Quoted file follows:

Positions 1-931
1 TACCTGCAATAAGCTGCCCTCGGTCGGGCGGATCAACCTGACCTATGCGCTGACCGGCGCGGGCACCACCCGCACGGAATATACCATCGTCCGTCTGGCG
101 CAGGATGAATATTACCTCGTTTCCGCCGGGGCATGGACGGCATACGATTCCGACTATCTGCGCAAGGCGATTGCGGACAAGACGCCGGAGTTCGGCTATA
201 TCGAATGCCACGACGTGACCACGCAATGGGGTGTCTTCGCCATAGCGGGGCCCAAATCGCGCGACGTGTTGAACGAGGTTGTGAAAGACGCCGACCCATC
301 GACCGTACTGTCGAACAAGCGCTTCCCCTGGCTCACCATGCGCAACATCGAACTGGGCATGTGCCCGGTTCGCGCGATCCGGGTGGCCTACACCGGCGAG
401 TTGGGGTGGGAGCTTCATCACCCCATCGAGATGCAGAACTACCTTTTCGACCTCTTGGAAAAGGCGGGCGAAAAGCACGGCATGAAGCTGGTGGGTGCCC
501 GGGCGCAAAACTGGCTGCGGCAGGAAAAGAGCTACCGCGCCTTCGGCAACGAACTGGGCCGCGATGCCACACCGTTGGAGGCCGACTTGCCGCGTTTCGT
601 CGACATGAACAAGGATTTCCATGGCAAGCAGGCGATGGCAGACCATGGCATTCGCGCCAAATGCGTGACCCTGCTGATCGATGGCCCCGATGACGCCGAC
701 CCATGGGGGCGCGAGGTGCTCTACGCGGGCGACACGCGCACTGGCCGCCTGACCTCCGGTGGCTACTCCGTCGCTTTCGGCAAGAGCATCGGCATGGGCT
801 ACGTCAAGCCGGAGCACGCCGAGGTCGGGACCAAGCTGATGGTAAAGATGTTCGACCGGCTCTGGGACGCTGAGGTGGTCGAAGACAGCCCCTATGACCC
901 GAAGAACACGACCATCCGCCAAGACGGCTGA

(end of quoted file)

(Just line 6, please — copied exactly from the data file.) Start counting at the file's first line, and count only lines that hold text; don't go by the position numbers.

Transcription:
401 TTGGGGTGGGAGCTTCATCACCCCATCGAGATGCAGAACTACCTTTTCGACCTCTTGGAAAAGGCGGGCGAAAAGCACGGCATGAAGCTGGTGGGTGCCC